India: Encephalitis costs litchi trade Rs 1 bln

With experts holding litchis responsible for aggravating encephalitis deaths in Muzaffarpur, the summer fruit, mainly produced in this Bihar’s district, is facing the heat as its industry is estimated to have suffered losses of around Rs 1 bln (€12.8 mln).

The price of shahi litchi has dropped by 50 per cent, currently selling arounds Rs 70 (€0.90) a kilogram in the retail market. Several consignments of litchi juice are lying at the ports of US, Australia, United Arab Emirates (UAE), New Zealand and United Kingdom. In fact, people are scared of consuming even packed litchi juice.

Industry experts are thankful that the epidemic has struck at the end of the litchi season, leading to lesser losses for them.

And as death toll has increased due to the Acute Encephalitis syndrome (AES) epidemic, the Bihar Government has advised parents against giving the fruit to their children on empty stomach even as Odisha has ordered litchi’s lab tests. The Rajasthan Government on its part has directed officials to remain alert in the State.

Experts believed that litchi contains a toxin which can cause a drop in blood sugar levels if consumed by a malnourished child, leading to death.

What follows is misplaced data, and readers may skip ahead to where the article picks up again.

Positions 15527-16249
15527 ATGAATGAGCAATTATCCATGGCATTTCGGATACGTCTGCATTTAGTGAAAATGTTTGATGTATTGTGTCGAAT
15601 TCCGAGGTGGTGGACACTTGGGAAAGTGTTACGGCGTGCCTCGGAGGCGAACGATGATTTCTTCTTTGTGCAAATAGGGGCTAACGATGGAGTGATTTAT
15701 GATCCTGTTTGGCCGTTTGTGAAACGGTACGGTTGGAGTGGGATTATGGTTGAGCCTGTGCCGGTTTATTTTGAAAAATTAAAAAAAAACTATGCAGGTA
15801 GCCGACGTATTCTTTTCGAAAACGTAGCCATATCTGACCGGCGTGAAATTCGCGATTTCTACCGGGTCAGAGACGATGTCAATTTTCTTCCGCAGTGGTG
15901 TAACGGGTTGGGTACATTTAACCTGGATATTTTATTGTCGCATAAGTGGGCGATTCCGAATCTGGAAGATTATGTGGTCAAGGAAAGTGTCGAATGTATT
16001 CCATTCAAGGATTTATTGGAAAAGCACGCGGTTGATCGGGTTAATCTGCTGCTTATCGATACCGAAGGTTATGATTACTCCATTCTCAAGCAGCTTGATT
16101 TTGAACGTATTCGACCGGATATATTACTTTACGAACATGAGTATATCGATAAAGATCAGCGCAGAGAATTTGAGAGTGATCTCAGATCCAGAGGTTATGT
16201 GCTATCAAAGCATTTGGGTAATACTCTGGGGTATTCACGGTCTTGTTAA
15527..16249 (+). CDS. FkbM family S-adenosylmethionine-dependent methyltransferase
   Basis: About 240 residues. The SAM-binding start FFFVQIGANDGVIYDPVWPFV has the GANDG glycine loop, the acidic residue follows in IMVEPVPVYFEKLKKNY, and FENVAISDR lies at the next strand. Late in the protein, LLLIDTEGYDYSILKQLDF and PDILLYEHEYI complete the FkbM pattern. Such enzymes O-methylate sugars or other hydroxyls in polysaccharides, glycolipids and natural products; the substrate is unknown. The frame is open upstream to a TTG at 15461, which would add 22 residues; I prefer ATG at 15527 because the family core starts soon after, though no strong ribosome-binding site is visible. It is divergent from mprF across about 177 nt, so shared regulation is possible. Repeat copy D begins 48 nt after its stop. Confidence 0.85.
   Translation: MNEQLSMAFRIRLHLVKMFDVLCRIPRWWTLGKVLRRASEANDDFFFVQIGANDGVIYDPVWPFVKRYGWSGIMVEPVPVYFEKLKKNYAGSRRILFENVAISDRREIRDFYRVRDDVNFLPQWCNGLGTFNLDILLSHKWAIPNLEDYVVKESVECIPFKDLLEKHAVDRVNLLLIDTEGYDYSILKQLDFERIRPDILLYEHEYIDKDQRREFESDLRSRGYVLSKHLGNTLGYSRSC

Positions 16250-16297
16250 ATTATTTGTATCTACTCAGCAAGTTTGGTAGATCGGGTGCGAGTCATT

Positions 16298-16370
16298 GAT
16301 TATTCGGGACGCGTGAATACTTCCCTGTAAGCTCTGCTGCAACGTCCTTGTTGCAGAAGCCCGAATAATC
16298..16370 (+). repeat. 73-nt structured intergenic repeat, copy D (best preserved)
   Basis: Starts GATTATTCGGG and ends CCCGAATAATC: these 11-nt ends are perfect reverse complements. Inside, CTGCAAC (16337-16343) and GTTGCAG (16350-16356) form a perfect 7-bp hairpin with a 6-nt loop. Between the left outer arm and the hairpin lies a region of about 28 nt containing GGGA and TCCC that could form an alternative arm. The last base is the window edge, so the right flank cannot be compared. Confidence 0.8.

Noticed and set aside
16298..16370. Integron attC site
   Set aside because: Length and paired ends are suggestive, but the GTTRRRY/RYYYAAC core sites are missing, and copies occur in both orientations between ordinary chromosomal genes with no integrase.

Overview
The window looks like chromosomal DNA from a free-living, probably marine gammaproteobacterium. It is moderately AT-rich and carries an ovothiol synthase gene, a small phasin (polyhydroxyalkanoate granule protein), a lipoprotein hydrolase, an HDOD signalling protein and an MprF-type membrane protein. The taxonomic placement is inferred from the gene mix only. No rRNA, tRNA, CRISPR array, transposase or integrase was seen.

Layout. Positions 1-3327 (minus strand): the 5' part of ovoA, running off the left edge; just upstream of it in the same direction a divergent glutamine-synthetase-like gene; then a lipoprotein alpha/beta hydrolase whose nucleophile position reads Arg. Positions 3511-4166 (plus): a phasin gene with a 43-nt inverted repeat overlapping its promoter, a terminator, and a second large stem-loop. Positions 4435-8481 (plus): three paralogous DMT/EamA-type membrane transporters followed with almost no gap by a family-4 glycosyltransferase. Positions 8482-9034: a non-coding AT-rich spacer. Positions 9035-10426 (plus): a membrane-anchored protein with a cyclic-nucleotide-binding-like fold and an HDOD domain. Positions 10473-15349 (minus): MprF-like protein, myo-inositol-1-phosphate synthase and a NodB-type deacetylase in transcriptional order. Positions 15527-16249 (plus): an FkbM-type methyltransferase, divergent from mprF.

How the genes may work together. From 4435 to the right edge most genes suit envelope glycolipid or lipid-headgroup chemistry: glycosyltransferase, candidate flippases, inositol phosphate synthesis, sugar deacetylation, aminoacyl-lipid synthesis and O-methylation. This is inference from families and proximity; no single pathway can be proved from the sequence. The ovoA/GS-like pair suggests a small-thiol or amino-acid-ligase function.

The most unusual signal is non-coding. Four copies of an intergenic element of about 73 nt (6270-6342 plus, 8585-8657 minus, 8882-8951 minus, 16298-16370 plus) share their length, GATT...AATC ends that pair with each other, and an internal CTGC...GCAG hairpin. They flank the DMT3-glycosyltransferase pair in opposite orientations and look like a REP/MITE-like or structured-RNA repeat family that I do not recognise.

According to the Agriculture Ministry, 250,000-3,00,000 tons of litchi were produced on 32,000 hectare in Bihar in 2018. The Ministry has projected 710,000 tons production of litchi in its first advance estimate, released last month.

India is the second largest producer of litchi in the world after China. Bacha Prasad Singh, president of Litchi Growers Association of Bihar, told The Pioneer that litchi growers have witnessed nearly 50-60 per cent decline in sale of litchi in the past one week after it was reported that AES has some connection with this sweet and juicy summer fruit.

More testing
In other states, testing of litchi samples has become a priority. The Odisha government on Tuesday ordered laboratory test of litchi fruit being sold in the markets.

The government sprang into action after reports that litchi consumption was one of the factors behind the spread of AES.  

The direction for laboratory test of litchi was issued by state Health and Family Welfare minister Naba Das: "The minister has asked the Food Safety Commissioner to collect and test samples of litchi being sold in the market," an official at the minister's office said.

The minister has further directed that litchis collected from market should undergo laboratory tests, to ascertain the toxic content keeping in view its negative impact on human health.


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